One of the great things about kale is how versatile it is. We make crispy kale chips, put it in soups, use it steamed as a side dish or a bed to serve stuff on top of, or, in this case, stir it up fast and spicy, asian-style.
In this case, I had some leftover duck from the previous night, but you can do this with beef or pork or chicken just as easily, either fresh or leftover, or use tofu or just skip the chunky protein altogether and go for maximum kale overdrive. And here, I’ve served it with noodles, but you can use rice instead. Whatever’s on hand is fine.
If you are using noodles, put a pot of water on to boil before you go about your prep.
Once it boils, you’ll toss in your noodles and let them boil for a moment, and then just turn it off and leave them in there for 3 or 4 minutes. That should do it. If you’re fast at cooking, you should be done everything else by then. If not, drain ’em and plate them in the warming drawer.
Prep your other stuff while the water boils. I used shallots, garlic, red bird chilis and some red/green onions from the farm. I don’t know what these are actually called, but they look like standard green onions, but they’re a beautiful reddish color near the hairy end. You can add other stuff, like carrots or broccoli or whatever, and use onions instead of shallots or substitute as you like. It’s your supper.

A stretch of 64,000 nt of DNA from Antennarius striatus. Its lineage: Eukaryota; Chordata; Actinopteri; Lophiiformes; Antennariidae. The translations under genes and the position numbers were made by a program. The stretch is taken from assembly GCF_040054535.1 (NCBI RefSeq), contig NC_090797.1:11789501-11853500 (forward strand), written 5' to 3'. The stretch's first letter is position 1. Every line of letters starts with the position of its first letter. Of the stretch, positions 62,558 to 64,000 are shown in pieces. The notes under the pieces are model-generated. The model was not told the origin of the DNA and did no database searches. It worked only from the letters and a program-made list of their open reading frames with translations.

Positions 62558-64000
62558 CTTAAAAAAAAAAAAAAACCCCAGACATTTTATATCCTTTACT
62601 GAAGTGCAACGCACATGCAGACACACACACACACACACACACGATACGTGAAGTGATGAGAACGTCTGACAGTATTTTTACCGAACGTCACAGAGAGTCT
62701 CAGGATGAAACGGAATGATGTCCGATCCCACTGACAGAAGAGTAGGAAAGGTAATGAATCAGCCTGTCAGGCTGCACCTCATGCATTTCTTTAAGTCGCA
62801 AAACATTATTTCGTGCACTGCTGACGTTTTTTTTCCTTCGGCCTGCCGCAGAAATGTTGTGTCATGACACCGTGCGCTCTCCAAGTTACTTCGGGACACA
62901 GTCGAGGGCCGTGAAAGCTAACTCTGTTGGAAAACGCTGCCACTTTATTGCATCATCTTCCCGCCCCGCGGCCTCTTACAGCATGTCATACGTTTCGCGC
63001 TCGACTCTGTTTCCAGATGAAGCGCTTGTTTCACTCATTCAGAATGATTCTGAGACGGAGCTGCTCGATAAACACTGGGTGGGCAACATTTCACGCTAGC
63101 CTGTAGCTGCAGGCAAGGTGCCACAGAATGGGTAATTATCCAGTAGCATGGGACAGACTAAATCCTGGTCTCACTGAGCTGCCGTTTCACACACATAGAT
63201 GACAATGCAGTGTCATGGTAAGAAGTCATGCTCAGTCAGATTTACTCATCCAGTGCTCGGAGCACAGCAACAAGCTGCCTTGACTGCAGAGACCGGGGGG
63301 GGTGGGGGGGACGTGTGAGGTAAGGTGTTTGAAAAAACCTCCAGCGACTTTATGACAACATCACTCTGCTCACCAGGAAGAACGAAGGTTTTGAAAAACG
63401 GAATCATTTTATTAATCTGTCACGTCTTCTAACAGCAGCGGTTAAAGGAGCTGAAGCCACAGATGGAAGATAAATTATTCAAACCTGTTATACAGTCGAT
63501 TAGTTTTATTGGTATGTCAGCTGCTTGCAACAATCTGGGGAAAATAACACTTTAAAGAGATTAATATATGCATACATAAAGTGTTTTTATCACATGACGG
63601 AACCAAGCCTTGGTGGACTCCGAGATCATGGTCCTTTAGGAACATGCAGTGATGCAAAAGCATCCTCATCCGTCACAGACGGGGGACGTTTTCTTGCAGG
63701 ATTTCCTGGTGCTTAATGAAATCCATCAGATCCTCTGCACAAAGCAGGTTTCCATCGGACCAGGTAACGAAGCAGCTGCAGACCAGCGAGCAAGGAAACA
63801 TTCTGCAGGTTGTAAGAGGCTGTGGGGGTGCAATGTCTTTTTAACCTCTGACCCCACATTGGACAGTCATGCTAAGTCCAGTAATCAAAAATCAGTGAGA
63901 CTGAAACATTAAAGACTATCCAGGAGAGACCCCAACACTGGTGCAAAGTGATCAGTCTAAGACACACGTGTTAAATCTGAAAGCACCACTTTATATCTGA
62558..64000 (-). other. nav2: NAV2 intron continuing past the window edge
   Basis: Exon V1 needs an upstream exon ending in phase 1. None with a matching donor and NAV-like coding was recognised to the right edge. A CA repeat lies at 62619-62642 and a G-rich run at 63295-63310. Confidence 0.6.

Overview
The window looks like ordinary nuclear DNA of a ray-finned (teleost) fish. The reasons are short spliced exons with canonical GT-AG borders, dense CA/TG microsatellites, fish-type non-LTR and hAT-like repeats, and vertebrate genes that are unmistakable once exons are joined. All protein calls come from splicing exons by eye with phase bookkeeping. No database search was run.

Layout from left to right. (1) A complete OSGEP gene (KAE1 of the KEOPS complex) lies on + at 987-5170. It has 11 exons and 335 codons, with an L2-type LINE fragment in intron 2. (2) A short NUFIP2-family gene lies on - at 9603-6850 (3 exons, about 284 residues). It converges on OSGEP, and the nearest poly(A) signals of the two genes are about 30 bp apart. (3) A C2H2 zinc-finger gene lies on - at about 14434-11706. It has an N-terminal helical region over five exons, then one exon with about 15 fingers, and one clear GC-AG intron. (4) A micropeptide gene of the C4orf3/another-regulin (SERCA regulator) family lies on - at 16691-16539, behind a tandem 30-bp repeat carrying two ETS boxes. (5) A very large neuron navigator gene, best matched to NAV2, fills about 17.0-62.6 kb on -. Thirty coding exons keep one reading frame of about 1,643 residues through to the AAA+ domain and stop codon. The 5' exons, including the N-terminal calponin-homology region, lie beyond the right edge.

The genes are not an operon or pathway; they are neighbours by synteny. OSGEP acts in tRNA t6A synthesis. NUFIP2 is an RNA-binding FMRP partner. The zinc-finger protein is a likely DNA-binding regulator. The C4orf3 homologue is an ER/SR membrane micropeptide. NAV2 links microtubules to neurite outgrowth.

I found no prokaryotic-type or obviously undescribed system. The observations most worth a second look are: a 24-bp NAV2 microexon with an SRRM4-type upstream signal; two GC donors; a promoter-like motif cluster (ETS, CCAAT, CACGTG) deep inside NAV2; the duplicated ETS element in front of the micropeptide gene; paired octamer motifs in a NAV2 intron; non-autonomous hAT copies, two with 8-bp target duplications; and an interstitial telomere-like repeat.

Cut all that up along with your chunky protein and your kale, which you can just rip into big leafy bits. Heat your wok. In with the oil. If you’re using raw meat, it’s good at this point to toss it in and brown it. You can be fussy and remove it after browning, returning it after you start your other stuff, but use your judgement. The idea is to make sure everything gets cooked enough, but nothing gets overcooked. Be careful!
For the veggies, I throw in the big stuff first and work my way down. Then add soy sauce to taste and, if you’re into it, sriracha. Yum. Toss it all in the wok until it’s cooked and then plop it on top of the noodles.
Words and pictures: Rob Bitschofsky